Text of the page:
Cardio strengthens your heart and helps it pump more efficiently. Do at least 150 minutes of low- to moderate-intensity aerobic exercise per week, Singh says. Hit that number with walking, cycling, hiking, the elliptical, swimming, or jogging—anything that moves you—roughly three to five days per week. “Your heart cannot tell what you are doing, just how hard it has to work,” Singh says. To keep your heart rate and exercise intensity in range, pay attention to your breathing. “You should still be able to talk. If you can’t hold a conversation, let up a bit,” LaRocco says.

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Strength Train

While cardio workouts are all about your heart, doing resistance exercises two to three days per week ensures your muscles and joints are strong and functional. “Especially after surgery, we really want to make sure people are able to continue with their acts of daily living,” LaRocco says. When building muscle, she recommends using weights that let you do 12-15 reps without fatiguing. Lifting heavier loads comes with a larger spike in blood pressure that can overload faulty valves, she says. During your exercises, exhale during the “hard” part and inhale during the “easy” part to regulate blood pressure.

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Take Care With High-Intensity Exercise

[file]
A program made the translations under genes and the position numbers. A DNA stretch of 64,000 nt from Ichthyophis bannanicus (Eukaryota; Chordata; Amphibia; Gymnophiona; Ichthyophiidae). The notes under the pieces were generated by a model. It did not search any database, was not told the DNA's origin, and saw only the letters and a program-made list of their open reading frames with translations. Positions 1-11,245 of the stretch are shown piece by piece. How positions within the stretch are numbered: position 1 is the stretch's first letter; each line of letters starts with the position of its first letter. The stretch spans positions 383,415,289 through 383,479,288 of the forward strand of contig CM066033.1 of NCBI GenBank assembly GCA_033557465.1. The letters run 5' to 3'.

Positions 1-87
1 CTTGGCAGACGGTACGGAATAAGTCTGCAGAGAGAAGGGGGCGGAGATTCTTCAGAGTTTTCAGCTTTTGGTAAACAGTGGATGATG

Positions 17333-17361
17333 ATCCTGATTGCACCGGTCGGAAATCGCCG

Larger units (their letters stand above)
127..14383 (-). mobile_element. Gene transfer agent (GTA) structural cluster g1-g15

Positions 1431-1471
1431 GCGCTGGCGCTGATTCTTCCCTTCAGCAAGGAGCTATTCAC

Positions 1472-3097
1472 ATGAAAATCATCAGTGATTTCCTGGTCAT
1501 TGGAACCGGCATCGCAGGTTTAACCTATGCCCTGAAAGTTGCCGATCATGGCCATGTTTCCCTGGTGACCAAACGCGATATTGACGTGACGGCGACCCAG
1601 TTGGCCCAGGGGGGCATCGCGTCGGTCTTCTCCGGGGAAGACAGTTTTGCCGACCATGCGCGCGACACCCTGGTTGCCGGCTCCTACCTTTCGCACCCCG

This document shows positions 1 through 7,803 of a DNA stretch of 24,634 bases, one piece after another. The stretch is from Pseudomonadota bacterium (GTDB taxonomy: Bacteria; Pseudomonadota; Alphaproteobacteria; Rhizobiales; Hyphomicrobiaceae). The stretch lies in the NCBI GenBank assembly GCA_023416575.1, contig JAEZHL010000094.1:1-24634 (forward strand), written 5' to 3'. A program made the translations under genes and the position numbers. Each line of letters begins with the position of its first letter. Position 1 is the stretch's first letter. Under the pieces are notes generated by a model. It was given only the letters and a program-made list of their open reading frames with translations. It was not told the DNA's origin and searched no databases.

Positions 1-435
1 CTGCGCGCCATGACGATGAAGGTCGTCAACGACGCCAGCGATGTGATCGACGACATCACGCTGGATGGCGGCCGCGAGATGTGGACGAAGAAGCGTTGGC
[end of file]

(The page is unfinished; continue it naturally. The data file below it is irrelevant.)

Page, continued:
Some people with HVD are cool to push the pace in their workouts. However, in others, high-intensity exercise can overstress faulty heart valves and exacerbate issues. Either way, practice caution with harder workouts, LaRocco says. Talk to your doctor about what heart rate ranges are healthy for you, and use a fitness watch or heart rate monitor to stay in those zones. Increase your weekly workout intensity by a max of 10%. If one week, you work out with a heart rate of 130 bpm, next week, go no higher than 143.

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Keep Breathing

No matter what workouts you do, good, controlled breathing is foundational to taking care of your heart, LaRocco says. After all, a lot of times, like when you’re holding a plank or focusing on proper form, you can temporarily forget to breathe. Long breath holds can increase how hard your blood presses against your heart valves, she says. You don’t need to get too in your head about it, just fight the urge to hold your breath. Try to breathe in through your nose and out through your mouth with a nice, natural pace.